Additional Feedback: POST-REBUTTAL Thanks for the well-argued rebuttal; my overall recommendation is to accept though I will keep my score at 6 because I believe the present submission can do a much better job of discussing related work. I believe the authors were incorrect to refer to R1's suggestions as a misunderstanding; in fact, their own response suggests just the opposite: "It seems plausible that the model learned by VE induces a space of 'compatible' state representations". This is *exactly* what I thought after considering the relation of these suggested citations (that I wish I had thought to mention myself)... I think there might be a very simple "reduction" between these two approaches (at least in one direction) that extends the theoretical results of the paper well beyond the present scope. Everyone wins in this case and I strongly encourage the authors to consider these issues more carefully on revision. In reading the other reviews and in light of my own, I think it is important simply to reiterate to the authors the importance of the following two key revisions: (1) Moving some key related work to the main paper as noted in the reviews. (2) For completeness, making an extended related work discussion including all citations from reviewers in the Appendix (if not in the main paper). While some references are more distantly related than others, I believe all are relevant for discussion, even if some are broadly grouped into general classes of approaches. ============================================================== PRE-REBUTTAL Overall, I found the paper to have a solid theoretical grounding and in general I think this is an important research direction. However, I would like to see a few points addressed before this paper is published: 1. The scholarship must be improved. The appendix provides a good literature review, but the main text only briefly touches upon important related work. In particular, I strongly feel that the authors should make clear in the paper the differences of their proposed value-equivalence formulation w.r.t. VAML. As a matter of fact, they have already done that in the appendix (i.e., "[...] while we focus on the characterization of the space of value-equivalent models, VAML focuses on the solution and analysis of the induced optimization problem." (lines 839 - 841)), but for some reason they decided not to keep this discussion in the main text. Furthermore, the current discussion of VAML is too minimal -- it should be briefly reviewed so as to better understand the technical differences w.r.t. the contributions of this work. 2. As I said earlier, the theoretical development is not hard to follow with the help of the examples and intuitions provided. The only exception for me was the definition of \mathcal{P}(\Pi, \mathcal{V}) used in Proposition 3 (line 205) which was not entirely clear to me from the following explanations provided in lines 206 - 210 and Figure 2. In particular, I don't get the dependence on the set of value functions \mathcal{V}. 3. Also, related to previous comment (2), I found it hard to follow the developments in lines 167 - 175 leading to Proposition 2. Maybe this is due to my limited background in statistical learning, but relying on the Hamel dimension as if it were some trivial concept broke my reading flow; even the formal derivations in the appendix didn't quite help. Maybe this is something well-known for theorists, but given that the paper strives to make everything easy to understand for the general audience with examples and intuitions, I would appreciate it if the authors could explain/motivate this Hamel dimension a little bit better. All in all, I liked the paper. While honestly, I am not overwhelmed with what I learned, I still believe it is an important and clean elaboration on the topic of decision-aware model learning and I appreciate the fact that multiple authors are currently putting this topic on a firm theoretical foundation. Nonetheless, because VAML has previously investigated this topic, it is absolutely critical to prominently discuss that work in the main paper and how the contributions of this paper differ from that paper.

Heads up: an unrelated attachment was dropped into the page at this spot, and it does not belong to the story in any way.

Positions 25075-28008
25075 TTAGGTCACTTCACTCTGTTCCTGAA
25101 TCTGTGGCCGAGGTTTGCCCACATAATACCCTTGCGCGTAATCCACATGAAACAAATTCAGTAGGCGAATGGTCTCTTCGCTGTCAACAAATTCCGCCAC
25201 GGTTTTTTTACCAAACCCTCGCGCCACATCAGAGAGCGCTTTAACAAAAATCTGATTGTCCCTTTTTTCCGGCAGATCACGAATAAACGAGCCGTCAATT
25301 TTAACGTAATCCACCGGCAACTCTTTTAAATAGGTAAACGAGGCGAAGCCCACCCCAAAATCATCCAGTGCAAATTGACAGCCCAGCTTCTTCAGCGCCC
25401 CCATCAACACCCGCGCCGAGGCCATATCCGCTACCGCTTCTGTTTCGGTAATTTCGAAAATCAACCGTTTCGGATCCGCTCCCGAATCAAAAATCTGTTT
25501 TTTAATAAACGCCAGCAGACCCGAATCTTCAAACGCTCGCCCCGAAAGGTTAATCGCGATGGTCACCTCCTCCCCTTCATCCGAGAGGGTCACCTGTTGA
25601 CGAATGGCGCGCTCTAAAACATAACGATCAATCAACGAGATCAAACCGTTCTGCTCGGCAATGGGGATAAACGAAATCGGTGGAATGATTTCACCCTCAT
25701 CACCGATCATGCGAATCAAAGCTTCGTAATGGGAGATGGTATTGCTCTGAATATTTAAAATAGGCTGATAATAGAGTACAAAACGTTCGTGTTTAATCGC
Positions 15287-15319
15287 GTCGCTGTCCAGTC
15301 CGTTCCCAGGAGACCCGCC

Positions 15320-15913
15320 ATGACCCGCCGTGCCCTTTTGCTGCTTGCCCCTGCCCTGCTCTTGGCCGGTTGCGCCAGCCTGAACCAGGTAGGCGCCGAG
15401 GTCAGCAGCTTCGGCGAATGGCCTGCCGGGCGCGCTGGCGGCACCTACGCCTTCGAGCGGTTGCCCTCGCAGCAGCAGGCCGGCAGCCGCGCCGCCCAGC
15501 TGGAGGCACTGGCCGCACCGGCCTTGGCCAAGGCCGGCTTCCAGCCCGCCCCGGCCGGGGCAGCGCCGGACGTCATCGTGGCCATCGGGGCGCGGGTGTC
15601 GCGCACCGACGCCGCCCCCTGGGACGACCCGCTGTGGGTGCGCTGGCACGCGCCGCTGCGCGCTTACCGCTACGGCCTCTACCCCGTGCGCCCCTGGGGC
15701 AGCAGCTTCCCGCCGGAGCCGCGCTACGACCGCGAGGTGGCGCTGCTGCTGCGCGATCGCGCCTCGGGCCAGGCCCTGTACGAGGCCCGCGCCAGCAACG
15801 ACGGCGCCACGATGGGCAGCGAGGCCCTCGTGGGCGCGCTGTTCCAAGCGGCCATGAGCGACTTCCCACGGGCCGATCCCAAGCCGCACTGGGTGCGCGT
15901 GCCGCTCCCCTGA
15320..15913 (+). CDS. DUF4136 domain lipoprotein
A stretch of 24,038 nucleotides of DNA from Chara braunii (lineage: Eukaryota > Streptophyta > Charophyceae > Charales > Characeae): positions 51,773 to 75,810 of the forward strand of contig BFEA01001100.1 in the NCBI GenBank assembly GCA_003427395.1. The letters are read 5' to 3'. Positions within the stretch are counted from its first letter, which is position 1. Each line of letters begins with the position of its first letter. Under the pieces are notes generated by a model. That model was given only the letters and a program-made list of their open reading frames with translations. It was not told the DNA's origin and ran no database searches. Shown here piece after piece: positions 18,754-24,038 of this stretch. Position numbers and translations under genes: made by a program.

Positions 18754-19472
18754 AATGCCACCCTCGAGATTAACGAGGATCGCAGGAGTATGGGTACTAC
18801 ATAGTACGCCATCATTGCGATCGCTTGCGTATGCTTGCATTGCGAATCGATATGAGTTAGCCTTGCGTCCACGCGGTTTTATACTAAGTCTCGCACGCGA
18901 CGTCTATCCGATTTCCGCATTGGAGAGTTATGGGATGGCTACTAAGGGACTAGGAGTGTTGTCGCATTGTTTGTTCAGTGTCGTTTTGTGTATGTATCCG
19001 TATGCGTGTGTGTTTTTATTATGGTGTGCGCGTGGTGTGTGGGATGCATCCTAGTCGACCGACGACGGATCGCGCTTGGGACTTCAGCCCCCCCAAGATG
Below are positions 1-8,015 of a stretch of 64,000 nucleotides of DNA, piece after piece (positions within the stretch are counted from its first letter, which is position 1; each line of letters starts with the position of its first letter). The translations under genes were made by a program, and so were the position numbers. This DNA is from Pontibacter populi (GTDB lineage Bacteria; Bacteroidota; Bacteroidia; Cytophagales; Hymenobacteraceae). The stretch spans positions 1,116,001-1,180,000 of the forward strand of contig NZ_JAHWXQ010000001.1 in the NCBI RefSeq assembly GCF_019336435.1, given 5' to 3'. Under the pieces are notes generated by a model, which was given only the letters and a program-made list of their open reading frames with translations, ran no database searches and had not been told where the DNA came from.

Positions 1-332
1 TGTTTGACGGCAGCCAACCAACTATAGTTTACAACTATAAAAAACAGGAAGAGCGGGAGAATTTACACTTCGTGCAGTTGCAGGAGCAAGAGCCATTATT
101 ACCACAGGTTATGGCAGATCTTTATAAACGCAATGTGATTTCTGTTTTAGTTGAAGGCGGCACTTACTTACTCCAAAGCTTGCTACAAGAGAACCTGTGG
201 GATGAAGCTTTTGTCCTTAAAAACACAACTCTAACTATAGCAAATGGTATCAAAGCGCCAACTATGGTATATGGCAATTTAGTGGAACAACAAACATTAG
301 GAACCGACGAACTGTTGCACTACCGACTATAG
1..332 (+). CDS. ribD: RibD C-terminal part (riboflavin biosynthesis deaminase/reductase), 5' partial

Review 4